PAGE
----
24. Dispatcher: Outline If sp_save is null Save current SS and SP Look for the first PCB that is ready, not suspended If one is found Set COP = that PCB Remove from ready queue, set state to RUNNING Set _SS and _SP to the cop’s stack (context switch) Else Set COP to NULL Restore SS and SP Set sp_save & ss_save = null; end

  25. R3 Initialization • We need to set the interrupt vector to point to your system call handler (sys_call). This is so the interrupt instruction generated by MPX processes causes sys_call to be called. If you call your system handler sys_call, you would need to use the command: • sys_set_vec(sys_call) • Returns 0 if no problem • Returns ERR_SUP_INVHAN if invalid handler name • You should also set all of your stack save variables to null in the initialization. • You also need to modify your allocate_pcb function (R2), specifically when you set the stack_top pointer, you should set it to • Stack_top = Stack_base + Stack_size – sizeof(context)

  26. Test Processes • On Dr. Mooney’s website is a file named “procs-r3.c” This contains 5 test processes we will use to test R3. In order to use these, however, you will need to create a procedure (load_procs) to load these processes into your MPX system.

  27. Load Processes: outline • Need to do the following sequence 5 times (once for each process). Assumed that you have created a PCB* np, and a context* npc • np = Call your setuppcb function, give PCB name (ex “testproc1” or “test1”), priority = 0, class = APPLICATION • npc = (context*) np->stack_top; • npc->IP = FP_OFF(&test1_R3); //test1_R3 is a func name in procs-r3.c • npc->CS = FP_SEG(&test1_R3); • npc->FLAGS = 0x200; • npc->DS = _DS; • npc->ES = _ES; • Insert np into the ready queue in priority order • Repeat for each test process • You should also include uniqueness checks on the process names.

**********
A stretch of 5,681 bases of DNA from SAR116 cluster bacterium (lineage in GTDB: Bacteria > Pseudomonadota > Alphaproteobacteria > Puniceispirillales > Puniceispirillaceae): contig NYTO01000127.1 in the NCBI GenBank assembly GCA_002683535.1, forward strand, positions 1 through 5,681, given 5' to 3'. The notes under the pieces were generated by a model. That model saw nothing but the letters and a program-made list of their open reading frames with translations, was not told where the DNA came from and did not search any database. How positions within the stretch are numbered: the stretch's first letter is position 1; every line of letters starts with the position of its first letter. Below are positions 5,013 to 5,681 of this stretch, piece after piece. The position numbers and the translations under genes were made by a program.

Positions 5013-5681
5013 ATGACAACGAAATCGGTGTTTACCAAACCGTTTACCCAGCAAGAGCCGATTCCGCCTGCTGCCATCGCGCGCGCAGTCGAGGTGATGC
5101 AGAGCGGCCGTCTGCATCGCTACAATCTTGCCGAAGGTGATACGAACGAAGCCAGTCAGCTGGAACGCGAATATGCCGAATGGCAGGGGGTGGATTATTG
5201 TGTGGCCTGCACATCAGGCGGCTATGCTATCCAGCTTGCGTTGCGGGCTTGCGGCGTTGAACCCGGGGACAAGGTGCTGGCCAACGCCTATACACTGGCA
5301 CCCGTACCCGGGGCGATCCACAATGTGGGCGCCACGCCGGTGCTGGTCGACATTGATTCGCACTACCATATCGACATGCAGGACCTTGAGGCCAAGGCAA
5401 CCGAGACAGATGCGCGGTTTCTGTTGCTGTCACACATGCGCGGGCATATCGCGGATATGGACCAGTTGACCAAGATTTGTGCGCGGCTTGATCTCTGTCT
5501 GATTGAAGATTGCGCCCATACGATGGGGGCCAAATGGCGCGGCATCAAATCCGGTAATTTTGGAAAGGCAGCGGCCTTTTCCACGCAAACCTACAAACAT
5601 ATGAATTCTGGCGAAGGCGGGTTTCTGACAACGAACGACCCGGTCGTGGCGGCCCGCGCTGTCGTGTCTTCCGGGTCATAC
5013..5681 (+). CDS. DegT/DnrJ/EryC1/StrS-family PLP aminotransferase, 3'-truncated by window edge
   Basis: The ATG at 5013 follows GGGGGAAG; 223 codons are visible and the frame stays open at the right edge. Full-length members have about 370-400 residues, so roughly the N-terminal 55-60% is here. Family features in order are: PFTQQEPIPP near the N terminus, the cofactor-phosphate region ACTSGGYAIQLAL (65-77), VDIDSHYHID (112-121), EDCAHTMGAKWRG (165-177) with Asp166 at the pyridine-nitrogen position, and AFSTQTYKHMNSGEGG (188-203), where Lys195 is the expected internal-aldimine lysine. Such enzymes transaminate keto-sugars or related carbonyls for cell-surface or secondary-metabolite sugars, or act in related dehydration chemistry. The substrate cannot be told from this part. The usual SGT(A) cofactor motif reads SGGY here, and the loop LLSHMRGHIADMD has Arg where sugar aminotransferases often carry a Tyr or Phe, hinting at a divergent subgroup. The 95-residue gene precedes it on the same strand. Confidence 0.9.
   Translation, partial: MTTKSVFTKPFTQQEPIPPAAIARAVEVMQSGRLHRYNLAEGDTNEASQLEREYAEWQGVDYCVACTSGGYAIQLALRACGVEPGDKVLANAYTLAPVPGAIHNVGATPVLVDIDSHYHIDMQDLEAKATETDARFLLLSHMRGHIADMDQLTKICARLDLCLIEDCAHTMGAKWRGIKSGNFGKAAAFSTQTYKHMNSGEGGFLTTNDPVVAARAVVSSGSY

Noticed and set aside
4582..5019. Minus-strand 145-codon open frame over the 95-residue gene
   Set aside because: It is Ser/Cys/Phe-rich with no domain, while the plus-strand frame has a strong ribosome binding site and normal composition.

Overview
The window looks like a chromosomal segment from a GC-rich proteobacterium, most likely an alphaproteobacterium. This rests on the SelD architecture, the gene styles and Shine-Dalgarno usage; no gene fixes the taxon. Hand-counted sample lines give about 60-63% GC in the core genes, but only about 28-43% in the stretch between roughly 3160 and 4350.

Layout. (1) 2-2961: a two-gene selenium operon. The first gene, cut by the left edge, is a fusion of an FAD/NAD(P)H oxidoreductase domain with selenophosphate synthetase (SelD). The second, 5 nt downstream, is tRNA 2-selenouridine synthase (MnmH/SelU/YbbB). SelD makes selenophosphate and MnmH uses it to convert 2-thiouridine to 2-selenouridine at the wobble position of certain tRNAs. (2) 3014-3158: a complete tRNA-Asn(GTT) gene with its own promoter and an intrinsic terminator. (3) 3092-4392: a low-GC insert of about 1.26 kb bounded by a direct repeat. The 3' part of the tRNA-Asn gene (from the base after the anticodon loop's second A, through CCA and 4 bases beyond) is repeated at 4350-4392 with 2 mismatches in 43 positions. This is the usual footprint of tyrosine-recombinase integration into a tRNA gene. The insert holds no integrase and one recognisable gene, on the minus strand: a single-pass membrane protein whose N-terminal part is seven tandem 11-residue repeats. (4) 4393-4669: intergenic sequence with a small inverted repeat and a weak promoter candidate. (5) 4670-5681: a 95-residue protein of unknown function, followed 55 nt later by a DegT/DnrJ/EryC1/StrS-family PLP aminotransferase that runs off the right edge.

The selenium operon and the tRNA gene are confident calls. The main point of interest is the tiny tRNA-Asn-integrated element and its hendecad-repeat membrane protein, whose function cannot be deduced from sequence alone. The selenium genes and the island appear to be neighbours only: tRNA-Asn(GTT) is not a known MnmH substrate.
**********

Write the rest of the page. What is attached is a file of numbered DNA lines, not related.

28. Temporary Commands • Load processes • Will call your load_procs() function to load the test processes from procs-r3.c • No parameters • Suggested commands: load, load_test, loadr3, etc. • Dispatch • Will call dispatcher • No parameters • Suggest commands: go, dispatch • Do not combine these commands- you should have one command to load the processes and a separate command to call dispatcher

  29. How to use procs-r3.c • Put prototypes for the test processes in your R3.C or R3.H file (ex. void test1_R3(void);) • Link procs-r3.c with your project when you compile, DO NOT INCLUDE IT! • Use your load command to load the processes. • Use your dispatch command to run them • You should see all 5 test processes run with lines like • Test n dispatched; loop count = 1 • You should be able to load and dispatch these processes infinitely many times. • If your system crashes after doing this a couple of times, you more than likely have a memory leak.

  30. Tips and Hints • Change your “sys_init” call to have the parameter “MODULE_R3” • Sys call and dispatcher should be short functions. Neither should require more than 30-40 lines of code. • Do not use printf statements inside your dispatcher and sys_call functions. They will cause problems and make your code harder to debug. • Remember to always manipulate _SS and _SP in consecutive, simple statements. • Suspended processes and blocked processes should never be run. To test your program, try loading the processes and then blocking/suspending a few before calling dispatch. Only those in the ready, not suspended state should run, and all others should remain in their appropriate queues until they have been run. • Do not declare variables inside of interrupt handlers- make any variables you need to use in an interrupt handler global. • Most R3 errors can be traced back to R2 functions • Read the project manual for R3- there is more pseudocode available in the manual.

  31. Documentation • Programmer’s Manual • Add on to what you did already • Temporary Commands Manual • Add your load and dispatch commands • User’s Manual • Nothing new to add- no need to turn it in. • Program comments • No manuals due with this module, but it is expected that all of these functions are in the final version of the manuals.